Any objective reading of the above would find Israel probably guilty at least on items a-d. And given the Zionist state’s proclivities for lengthy detentions of Palestinian children, a reasonably fair international criminal court might be tempted to throw in item e as well.
Moreover, all of this bodily and mental harm, all of this calculated destruction, all of these acts of murder–individual as well as periodic mass murders–are carried out by Israel with the support of what appears to be the vast majority of the world’s Jews.
But yet in spite of it all, in spite of the horror of genocide transpiring day after day in front of our eyes, the media find a compelling need to accuse Mahmoud Abbas of “blood libel.” How can that be?
How can it be that not a single one of these reports in the Jewish and mainstream media bothered to mention an actual case of water poisoning known to have occurred in Israel’s past? This took place in 1948, when Zionists poisoned the water supply of the city of Acre with typhoid pathogens in what was in essence a biological warfare attack.
The city water supply came from a nearby village name Kabri through an aqueduct. To shorten the siege and to enter the city, the Zionist gangs injected typhoid in the aqueduct. Many Palestinians and some 55 British soldiers, who were in the city, got infected. This crime was called operation “Shlach Lachmecha” as described by the Israeli military historian Urin Milstein [Wendy Barnaby’s “The Plague Makers: The Secret World of Biological Warfare”, London, Vision Paperbacks, 1997, pp 114-116]
The attack on the water supply led to the fall of the city and the forced evacuation of its inhabitants, as the above writer notes:
Burdened by the epidemic the city fell easy prey to the Zionist gangs, who went into a killing spree and a systematic looting campaign as reported by Lieutenant Petite, a French UN observer. He reported the cold-blooded murder of at least 100 Arab civilians, who refused to evacuate the city as ordered by the Zionists. Some of them were captured by the Zionist terrorists and were forced at gun point to drink cyanide; the case of Mohamed Fayez Soufi is one example as documented in “The Palestinian Catastrophe” by Michael Palumbo.
There are also reports of Zionists of 1947-48 who attempted similar water-borne attacks against Arab forces in Egypt and Syria, and more recently we’ve had reports of Jewish settlers poisoning Palestinian livestock, including one incident which occurred last year and which resulted in the deaths of 13 sheep near the West Bank village of Aqraba.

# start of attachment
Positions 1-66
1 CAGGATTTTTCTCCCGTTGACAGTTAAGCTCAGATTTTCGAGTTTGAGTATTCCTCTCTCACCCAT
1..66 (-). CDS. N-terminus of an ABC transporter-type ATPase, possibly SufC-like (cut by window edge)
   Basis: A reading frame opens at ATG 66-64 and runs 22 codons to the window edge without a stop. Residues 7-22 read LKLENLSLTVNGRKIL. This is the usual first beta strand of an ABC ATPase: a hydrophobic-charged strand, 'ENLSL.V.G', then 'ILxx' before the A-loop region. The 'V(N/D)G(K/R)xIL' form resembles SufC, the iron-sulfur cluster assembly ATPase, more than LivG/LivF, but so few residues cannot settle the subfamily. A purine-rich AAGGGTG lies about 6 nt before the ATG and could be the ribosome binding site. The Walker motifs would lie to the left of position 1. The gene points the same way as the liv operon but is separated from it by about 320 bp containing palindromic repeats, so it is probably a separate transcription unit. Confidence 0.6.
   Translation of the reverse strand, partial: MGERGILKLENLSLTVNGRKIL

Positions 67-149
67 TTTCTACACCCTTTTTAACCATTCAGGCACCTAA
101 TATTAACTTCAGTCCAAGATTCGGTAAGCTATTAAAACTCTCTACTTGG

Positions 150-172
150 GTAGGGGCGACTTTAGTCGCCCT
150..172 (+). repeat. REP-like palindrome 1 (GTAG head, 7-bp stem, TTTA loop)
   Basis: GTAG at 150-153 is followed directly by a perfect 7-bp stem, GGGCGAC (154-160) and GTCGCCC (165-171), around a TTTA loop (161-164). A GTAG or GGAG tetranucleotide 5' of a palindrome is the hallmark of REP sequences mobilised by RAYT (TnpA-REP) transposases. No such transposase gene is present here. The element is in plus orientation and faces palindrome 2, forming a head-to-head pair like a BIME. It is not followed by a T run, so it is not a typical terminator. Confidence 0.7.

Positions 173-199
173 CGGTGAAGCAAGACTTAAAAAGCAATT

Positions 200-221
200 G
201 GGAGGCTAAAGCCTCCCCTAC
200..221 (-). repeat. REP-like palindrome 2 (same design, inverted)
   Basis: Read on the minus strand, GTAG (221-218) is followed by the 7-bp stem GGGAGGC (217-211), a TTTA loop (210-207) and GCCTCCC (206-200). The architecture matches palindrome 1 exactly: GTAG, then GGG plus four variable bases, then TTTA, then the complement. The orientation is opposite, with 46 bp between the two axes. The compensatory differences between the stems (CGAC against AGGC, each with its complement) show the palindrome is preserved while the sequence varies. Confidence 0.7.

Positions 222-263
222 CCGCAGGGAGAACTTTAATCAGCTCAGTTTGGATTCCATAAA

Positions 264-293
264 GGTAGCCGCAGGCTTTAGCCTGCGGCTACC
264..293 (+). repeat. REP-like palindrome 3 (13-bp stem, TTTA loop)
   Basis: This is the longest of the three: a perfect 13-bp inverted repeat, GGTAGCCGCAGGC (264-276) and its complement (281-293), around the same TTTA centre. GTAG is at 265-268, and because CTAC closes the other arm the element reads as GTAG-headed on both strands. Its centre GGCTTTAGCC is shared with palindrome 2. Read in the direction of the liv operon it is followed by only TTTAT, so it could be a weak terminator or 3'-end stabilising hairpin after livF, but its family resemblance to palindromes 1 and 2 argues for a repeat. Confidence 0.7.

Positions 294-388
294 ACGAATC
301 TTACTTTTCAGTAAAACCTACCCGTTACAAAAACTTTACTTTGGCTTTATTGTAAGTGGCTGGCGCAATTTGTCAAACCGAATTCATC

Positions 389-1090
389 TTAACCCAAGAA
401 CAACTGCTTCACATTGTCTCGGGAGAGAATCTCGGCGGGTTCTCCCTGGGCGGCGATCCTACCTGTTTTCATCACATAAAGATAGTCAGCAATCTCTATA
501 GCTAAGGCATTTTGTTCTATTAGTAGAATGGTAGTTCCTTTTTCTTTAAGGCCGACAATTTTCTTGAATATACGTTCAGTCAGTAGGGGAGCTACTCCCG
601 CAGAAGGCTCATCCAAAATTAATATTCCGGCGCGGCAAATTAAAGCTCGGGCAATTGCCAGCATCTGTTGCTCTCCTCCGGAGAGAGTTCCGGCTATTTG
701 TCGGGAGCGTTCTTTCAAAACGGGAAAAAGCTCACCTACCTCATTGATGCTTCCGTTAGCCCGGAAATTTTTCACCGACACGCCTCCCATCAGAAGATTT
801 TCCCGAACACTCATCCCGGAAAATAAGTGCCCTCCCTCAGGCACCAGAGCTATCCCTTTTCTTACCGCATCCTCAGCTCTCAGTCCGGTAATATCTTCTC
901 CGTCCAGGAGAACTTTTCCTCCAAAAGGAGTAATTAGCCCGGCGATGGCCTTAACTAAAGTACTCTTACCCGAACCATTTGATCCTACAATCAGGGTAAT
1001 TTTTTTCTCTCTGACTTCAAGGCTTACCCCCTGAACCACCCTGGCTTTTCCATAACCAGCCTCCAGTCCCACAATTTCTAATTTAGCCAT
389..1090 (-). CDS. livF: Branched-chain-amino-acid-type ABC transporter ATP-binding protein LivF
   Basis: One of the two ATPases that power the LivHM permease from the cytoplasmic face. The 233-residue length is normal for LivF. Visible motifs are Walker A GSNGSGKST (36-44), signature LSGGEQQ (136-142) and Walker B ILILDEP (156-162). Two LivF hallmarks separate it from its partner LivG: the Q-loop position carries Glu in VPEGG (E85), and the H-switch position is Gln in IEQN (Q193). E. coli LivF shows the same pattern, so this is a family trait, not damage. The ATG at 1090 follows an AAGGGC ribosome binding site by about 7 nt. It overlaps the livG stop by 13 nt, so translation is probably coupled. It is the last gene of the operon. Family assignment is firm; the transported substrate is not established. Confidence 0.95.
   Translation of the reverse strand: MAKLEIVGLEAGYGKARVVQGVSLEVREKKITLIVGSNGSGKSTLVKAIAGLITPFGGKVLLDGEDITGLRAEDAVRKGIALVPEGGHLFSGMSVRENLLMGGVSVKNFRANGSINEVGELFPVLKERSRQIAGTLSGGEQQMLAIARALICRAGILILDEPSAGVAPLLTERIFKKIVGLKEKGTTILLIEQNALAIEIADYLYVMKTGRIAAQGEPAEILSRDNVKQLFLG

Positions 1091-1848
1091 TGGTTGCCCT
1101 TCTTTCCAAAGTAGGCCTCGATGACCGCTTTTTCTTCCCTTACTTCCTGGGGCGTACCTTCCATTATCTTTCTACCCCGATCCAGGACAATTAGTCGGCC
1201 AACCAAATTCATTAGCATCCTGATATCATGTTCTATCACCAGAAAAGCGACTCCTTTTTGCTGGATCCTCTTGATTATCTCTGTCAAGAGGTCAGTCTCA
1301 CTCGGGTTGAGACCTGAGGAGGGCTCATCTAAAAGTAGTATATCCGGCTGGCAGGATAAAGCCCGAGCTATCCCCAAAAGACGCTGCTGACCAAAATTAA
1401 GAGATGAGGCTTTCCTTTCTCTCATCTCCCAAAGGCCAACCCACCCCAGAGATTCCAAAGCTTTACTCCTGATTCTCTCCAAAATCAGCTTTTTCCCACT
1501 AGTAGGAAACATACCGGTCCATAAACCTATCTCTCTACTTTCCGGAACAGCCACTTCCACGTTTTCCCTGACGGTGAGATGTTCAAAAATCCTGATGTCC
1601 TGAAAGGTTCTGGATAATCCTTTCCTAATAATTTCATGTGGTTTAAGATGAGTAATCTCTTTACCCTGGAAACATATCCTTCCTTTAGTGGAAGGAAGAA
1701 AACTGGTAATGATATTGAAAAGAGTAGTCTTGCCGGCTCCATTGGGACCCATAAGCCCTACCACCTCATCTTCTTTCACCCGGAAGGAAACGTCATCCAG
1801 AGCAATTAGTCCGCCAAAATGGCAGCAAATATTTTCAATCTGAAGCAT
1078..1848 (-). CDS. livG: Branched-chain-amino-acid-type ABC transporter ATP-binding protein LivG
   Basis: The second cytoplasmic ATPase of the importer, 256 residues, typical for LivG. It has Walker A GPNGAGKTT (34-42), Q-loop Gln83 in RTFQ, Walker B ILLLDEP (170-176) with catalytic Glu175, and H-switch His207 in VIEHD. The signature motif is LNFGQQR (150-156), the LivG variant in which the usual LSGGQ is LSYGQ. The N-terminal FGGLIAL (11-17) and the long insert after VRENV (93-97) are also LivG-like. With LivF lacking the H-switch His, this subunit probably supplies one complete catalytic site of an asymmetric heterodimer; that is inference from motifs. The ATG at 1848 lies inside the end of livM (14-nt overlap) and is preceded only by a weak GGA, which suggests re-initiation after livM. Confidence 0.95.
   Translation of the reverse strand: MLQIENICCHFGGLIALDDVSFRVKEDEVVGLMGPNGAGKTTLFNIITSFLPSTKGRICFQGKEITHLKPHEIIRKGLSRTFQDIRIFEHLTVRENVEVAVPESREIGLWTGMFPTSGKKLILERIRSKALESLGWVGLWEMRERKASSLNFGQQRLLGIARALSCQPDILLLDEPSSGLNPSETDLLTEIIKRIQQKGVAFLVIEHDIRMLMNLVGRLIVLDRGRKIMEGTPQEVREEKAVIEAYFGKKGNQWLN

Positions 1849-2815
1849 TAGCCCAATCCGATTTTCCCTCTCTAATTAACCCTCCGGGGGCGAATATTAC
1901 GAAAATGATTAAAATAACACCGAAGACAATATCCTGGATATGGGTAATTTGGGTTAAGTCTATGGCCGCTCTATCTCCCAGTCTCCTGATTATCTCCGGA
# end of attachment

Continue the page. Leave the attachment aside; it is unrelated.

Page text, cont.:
How is it that the media feel free to publish reports accusing Abbas of “blood libel” while mentioning none of this history in the context of these accusations? Is the omission simply because they are unaware of the history? Or is it that they are aware of it but have no qualms engaging in intentionally dishonest reporting?
Moreover, it isn’t as if Israeli rabbis haven’t called for murder in the past. In 2009, Rabbi Yitzhak Shapira published the book, Torat Ha’Melech, or The King’s Torah, which justified the killing of Gentile babies “if it is clear they will grow up to harm us.” There have also been reports of rabbis calling for Palestinians to be killed. One such call emerged in 2008, while another case got reported in January of this year–when Rabbi Shmuel Eliyahu is said to have posted such a call on his Facebook page. There is also a report that Rabbi Chaim Kanievsky advised Israeli paramedics in December of last year that if they found a Palestinian in a life-threatening condition they “should leave him or her to die.”
And aside from the rabbis, there are the numerous racist comments of Israeli officials such as Justice Minister Ayelet Shaked, who two years ago referred to Palestinians as “little snakes” in a since-deleted Facebook post. Some construed Shaked’s words at the time as an actual call for genocide, possibly because they included the following:
This is a war. It is not a war against terror, and not a war against extremists, and not even a war against the Palestinian Authority. These too are forms of avoiding reality. This is a war between two people. Who is the enemy? The Palestinian people. Why? Ask them, they started.
More recently, in May of this year, Shaked–disregarding her own call for Palestinian blood two years ago–actually went so far as to accuse European leaders of engaging in “blood libels” against Jews, as reported by the Washington Post: